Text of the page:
There was one thing that I think the person got right. Dehumanization is essential in a war. That's what makes it possible for people to justify slaughtering each other. It's what makes it possible for our soldiers to slaughter others and it's what makes it possible for others to justify slaughtering us. Since I don't want to see our soldiers slaughtered like dogs in the streets, I don't think that dehumanizing people is a good idea. Maybe someone thinks that what our leaders have done makes it okay for this to be done to our soldiers, but I'm just not buying it. Therefore, I'm not buying it when someone says that it's okay to torture because the folks we are doing it to are "animals". Dehumanization is unethical, always. Furthermore, you choose to dehumanize people. No fanatic sitting in a desert in Pakistan can force you or me to do anything. So many people want to talk about how other people should show more responsibility, but they are unwilling to take responsibility for their own actions.

The idea that we will be "buried in the moral high ground" is just bollocks. Where's the evidence that this is what will occur? There are plenty of nations that have decided against torturing people and they haven't gone the way of the Dodo. When we sacrifice the moral high ground, all we do is make it even less likely that anyone will give a damn about what happens to us when we are attacked. The Afghanistan and Iraq wars have shown us how well that works out! We don't have enough soldiers to be able to go it alone, so we have to rely on convincing other people that they should come and defend us. To some, that might sound like a great position to be in, but I'd rather not have to go there.

As for those who have loved ones fighting in these wars, if you don't want them to die over there, then it is illogical for you to defend torture, because as long as we are engaging in torture, there will be people who are willing to attack and kill us in return for what we've done. American torture can only lead to tortured Americans.

This is the information age and, as Stewart Brand rightly noted, "Information wants to be free". In other words, you can't keep information out of people's hands simply by trying to keep it hidden. As long as information can get out, it eventually will get out. Trying to keep the media away won't change that. Any military personnel that wants to smuggle in a camera can do so, one way or another. That is fairly evident from how much soldiers have recorded and disseminated even without the aid of media accompanying them.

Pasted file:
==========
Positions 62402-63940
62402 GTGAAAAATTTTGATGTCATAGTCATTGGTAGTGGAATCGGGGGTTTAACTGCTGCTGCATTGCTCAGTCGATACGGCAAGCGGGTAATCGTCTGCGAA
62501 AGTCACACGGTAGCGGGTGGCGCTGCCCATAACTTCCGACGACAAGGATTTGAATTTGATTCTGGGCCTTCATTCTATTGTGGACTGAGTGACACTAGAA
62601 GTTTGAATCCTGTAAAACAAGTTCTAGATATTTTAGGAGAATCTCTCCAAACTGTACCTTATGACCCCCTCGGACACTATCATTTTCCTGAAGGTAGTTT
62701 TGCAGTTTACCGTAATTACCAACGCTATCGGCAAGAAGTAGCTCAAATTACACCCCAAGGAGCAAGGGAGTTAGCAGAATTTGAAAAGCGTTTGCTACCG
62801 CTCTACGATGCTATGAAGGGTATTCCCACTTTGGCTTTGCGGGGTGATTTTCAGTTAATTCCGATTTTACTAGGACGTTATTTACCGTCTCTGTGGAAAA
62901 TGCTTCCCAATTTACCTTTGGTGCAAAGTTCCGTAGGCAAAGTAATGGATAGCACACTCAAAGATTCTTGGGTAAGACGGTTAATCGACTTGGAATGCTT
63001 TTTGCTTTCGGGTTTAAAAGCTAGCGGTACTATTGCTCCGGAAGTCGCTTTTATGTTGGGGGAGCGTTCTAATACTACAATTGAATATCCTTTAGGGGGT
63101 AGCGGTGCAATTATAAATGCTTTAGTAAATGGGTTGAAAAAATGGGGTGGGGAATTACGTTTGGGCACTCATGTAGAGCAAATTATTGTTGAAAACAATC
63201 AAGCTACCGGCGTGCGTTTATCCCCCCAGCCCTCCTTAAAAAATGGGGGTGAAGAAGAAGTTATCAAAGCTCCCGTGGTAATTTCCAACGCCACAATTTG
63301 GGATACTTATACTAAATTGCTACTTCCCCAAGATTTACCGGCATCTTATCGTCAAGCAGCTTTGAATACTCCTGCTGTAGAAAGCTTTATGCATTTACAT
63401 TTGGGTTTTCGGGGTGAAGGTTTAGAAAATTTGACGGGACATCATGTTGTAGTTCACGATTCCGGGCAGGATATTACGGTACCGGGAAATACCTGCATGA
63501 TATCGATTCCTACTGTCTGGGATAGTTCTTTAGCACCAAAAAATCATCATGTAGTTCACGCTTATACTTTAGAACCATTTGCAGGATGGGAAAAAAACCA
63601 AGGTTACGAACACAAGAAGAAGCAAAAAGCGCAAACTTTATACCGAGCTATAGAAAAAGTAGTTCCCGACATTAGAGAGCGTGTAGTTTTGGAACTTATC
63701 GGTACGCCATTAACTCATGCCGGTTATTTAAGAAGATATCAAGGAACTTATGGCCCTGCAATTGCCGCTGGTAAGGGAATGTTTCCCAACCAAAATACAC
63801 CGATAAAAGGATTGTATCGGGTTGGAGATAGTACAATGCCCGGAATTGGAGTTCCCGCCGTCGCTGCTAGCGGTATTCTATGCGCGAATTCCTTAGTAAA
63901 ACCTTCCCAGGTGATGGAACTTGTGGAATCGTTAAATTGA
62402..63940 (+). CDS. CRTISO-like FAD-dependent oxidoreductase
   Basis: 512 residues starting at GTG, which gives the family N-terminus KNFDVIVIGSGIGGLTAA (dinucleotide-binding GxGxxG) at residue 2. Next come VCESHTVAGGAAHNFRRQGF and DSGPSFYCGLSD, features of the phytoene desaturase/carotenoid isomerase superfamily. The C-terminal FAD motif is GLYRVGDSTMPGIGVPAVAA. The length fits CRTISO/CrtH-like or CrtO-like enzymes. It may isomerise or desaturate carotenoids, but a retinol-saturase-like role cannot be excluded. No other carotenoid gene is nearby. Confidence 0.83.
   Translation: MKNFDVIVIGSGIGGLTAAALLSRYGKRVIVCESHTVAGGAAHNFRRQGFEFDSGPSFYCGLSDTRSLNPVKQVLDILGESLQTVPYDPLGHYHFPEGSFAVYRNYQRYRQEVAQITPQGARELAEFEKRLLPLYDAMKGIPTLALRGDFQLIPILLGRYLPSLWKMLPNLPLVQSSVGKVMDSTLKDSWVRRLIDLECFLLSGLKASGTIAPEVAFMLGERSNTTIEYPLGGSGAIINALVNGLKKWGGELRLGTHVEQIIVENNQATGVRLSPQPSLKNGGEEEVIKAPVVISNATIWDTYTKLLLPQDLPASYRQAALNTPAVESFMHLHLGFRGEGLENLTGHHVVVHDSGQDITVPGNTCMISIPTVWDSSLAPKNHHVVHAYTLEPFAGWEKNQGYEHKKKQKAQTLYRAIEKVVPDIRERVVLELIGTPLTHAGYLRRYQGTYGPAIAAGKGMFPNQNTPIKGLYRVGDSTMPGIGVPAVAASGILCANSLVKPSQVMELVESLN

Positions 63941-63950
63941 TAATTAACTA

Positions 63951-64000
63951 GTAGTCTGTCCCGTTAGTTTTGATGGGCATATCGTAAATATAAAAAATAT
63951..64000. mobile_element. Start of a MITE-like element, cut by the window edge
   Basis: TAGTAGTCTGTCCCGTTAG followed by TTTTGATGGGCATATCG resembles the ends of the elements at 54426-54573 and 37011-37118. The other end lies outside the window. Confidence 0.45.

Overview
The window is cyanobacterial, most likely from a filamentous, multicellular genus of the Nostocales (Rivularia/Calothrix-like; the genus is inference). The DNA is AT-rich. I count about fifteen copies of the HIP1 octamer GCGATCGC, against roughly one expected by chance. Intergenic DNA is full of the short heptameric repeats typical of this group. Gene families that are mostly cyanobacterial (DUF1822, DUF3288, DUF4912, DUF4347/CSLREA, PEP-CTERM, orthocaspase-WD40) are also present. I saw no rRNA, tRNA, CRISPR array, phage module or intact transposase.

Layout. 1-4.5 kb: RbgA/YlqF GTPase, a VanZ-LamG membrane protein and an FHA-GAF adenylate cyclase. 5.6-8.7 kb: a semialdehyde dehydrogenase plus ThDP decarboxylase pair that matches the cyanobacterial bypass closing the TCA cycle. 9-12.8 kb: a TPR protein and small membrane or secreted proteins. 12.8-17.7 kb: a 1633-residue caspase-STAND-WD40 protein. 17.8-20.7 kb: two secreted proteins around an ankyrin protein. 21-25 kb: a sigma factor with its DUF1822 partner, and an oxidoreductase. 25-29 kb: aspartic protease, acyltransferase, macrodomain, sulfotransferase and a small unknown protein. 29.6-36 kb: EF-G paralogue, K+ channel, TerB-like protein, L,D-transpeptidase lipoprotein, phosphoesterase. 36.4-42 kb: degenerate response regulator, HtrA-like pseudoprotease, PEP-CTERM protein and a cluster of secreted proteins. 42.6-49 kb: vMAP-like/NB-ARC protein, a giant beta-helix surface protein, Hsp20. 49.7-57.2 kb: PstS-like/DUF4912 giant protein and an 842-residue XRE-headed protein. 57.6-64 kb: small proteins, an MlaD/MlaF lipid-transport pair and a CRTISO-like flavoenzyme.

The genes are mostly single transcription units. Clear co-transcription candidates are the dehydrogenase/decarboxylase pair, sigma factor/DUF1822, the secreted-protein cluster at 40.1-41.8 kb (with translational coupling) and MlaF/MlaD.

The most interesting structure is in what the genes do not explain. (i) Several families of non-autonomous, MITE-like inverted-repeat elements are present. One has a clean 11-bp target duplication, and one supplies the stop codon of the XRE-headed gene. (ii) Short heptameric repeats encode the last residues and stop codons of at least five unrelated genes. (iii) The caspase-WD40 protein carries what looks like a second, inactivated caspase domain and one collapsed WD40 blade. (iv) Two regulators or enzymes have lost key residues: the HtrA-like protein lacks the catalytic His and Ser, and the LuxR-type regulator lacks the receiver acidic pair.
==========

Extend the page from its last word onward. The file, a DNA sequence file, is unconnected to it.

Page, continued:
You can call it being smug if you want. I call it being intelligent and ethical. Where I'm from, that still means something. That "do unto others as you would have them do unto you" thing that a certain guy talked about a long time ago is just as much for our own protection as it is for the protection of others. But maybe some people think that guy was wasting his time, too. At this point, I wouldn't blame someone for thinking that the human species is beyond redemption.


GallingGalla said...

this is totally on point.

the answer to USians being dehumanized isn't to dehumanize in return, it's to stop dehumanizing people, period.

i guess that would mean we'd have to end this USian colonial project, and we can't have that now, can we? cos then it'd mean we'd have to share and share alike with the world, and actually *apply* those lessons we supposedly learned in nursery school.

BLESSD1 said...

I think dude needs to be tea-bagged by Dick Armey! LOL. Great response, Bint.

H├ęctor said...

Let me guess, you got that at LR...

bint alshamsa said...

Let me guess, you got that at LR...You know it! ;)

DaisyDeadhead said...


Odds and Sods - merry month of May edition

libhom said...

Those are excellent points about dehumanizing the people on the other side in wars.